Purchasing with plastic to continue rise in new year

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Purchasing with plastic to continue rise in new year


The total value of purchases made on cards is forecast to surpass 700 trillion won ($632 billion) this year for the first time, giving Korea the highest ratio of card use to gross domestic product in the world.

According to a report by KB Financial Group’s think tank on Sunday, the country’s total card use will reach 701 trillion won this year, accounting for 65.5 percent of nominal household consumption expenditures.

The think tank analyzed data submitted to the Financial Supervisory Service by eight local credit card companies.

Total card use stood at 690 trillion won last year, including payments made on personal credit cards, corporate credit cards and debit cards.


The nation’s total card spending exceeded 600 trillion won in 2011.

Separating the cards by type, spending on personal credit cards is expected to reach 466 trillion won this year, while spending by corporate credit cards will mark 133 trillion won, and debit cards are expected to reach 102 trillion won.

Despite the government’s expanded tax deduction for debit cards, use of the cards remains low across the nation.

“Debit card use has been declining since 2011, making the effectiveness of the government policy questionable,” said Jung Hoon, a research fellow at the KB think tank.

The Korean government encouraged credit card use after the 1998 Asian financial crisis in order to boost private consumption and increase transparency in tax collection. As credit card companies offered a variety of auxiliary services and discounts, credit card spending spiked from about 380 trillion won in 2005 to near 700 trillion won for the past 10 years.

“According to a survey by the Bank of International Settlements, the country’s credit card use in comparison to the GDP is the world’s largest,” Jung said.

As the number of one-person households rises, there is a notable change in the card use practices. The average amount per payment is on the decrease. Small payments of 10,000 won or less surged 42 percent compared to 2000, the report showed. Compared to card spending by families at large restaurants or department stores, use of credit and debit cards jumped significantly at convenience stores and fast-food chains, where payments are relatively smaller.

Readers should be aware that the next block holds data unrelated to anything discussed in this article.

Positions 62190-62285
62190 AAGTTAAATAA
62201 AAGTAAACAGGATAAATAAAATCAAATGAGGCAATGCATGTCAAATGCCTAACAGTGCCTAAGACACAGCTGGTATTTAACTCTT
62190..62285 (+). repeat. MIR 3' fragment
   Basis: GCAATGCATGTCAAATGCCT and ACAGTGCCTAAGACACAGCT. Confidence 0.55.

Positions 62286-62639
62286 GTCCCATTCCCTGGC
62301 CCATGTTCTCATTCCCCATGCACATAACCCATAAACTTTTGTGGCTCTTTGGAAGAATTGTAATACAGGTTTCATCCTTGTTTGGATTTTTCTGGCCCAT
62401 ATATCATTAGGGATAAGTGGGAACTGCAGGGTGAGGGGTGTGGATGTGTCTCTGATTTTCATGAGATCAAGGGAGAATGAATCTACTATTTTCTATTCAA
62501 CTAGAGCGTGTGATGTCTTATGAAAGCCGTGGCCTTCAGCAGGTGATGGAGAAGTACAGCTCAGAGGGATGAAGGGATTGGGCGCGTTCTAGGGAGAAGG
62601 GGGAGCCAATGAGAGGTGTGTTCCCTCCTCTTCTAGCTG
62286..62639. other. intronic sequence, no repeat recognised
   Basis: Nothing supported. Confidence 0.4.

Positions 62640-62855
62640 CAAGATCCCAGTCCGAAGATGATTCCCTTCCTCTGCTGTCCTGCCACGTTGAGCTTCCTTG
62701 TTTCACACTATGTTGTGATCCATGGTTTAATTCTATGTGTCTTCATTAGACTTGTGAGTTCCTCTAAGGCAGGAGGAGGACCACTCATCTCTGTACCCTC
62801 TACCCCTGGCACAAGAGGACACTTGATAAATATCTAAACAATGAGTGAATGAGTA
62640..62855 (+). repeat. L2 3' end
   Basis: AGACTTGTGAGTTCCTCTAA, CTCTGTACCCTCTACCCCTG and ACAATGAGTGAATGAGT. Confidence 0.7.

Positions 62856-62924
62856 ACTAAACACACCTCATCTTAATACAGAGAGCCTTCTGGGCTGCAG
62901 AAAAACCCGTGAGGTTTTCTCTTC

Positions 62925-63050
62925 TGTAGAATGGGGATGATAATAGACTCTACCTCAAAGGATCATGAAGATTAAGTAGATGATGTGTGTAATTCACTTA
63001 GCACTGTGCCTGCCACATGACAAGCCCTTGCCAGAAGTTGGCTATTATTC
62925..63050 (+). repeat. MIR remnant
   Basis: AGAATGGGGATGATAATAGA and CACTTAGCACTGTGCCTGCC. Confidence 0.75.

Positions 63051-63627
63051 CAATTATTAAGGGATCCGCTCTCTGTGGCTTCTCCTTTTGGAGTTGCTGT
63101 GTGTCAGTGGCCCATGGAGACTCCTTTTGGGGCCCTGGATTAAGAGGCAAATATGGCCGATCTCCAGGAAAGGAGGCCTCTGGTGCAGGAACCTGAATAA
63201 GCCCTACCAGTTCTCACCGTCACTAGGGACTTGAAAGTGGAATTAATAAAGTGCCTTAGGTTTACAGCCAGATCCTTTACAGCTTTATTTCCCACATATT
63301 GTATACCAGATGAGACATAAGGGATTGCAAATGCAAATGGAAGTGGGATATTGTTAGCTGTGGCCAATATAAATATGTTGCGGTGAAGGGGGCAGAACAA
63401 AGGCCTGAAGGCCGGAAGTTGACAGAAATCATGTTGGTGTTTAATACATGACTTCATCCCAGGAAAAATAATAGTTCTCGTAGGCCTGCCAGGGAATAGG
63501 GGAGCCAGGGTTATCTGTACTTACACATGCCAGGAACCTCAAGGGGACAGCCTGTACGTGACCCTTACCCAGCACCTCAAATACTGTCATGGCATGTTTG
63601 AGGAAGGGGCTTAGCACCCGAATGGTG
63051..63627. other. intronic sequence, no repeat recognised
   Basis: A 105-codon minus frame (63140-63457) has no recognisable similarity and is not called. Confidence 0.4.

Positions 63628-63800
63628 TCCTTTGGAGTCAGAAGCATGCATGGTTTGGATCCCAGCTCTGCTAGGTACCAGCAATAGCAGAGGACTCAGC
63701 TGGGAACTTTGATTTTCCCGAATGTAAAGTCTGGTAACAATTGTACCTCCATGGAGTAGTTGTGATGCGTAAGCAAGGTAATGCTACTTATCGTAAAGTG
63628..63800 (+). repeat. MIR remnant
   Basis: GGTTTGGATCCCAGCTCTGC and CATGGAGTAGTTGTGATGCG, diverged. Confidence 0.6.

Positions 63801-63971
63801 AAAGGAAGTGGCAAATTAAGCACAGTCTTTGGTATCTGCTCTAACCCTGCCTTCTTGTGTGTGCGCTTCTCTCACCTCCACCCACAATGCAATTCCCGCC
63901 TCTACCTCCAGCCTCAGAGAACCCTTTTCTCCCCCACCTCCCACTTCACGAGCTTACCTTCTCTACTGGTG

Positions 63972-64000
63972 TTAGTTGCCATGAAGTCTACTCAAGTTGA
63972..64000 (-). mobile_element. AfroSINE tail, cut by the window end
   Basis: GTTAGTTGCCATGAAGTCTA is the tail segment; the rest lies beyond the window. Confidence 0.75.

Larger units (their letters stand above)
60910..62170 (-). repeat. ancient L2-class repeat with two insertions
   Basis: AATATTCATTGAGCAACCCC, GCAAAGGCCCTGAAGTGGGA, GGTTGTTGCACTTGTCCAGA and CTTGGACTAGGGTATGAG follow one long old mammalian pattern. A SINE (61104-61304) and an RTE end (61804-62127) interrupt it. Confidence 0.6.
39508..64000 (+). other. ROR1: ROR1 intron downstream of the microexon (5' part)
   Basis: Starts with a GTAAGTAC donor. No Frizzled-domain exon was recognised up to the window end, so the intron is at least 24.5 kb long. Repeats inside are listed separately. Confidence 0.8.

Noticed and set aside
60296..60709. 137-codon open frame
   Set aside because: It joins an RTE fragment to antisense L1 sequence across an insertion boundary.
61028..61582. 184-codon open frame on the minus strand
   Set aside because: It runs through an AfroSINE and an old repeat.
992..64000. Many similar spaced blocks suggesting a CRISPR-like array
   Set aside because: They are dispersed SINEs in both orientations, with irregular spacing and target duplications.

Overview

For the past five years, use of credit cards in taxis, cafes and convenience stores noticeably jumped.

Compared to 2009, taxi payments made with cards skyrocketed 516 percent last year, and coffee chain purchases climbed 427 percent.

Over that time, the average default rate at credit card companies has remained less than 2 percent, keeping the industry sound.

“Because risks of continuously rising household debt exist in our economy, there should be consistent monitoring,” Jung said.

According to the Bank of Korea, household debt, including credit card spending, reached 1,060 trillion won as in September. Korea’s household debt has been busting records since the second quarter of 2013, posing a serious threat to economic growth.

However, despite rising credit card use, issuers’ profitability is on a downward slope, as the growth of costs outstrips revenue growth.

Total operating profit in the credit card industry posted 3 trillion won in 2010, accounting for 21 percent of card companies’ total revenue. But in 2014, the figure is expected to be 2.8 trillion won, accounting for about 14 percent of total revenue, the data showed.

Shinhan Card, Samsung Card and KB Kookmin Card are the top three credit card issuers in Korea.

As the government is promoting fintech, an area that combines financial services with mobile technology, credit card companies are expected to see their profitability fall even further due to rising costs of research and development, the researcher at KB’s think tank added.

BY SONG SU-HYUN [ssh@joongang.co.kr]
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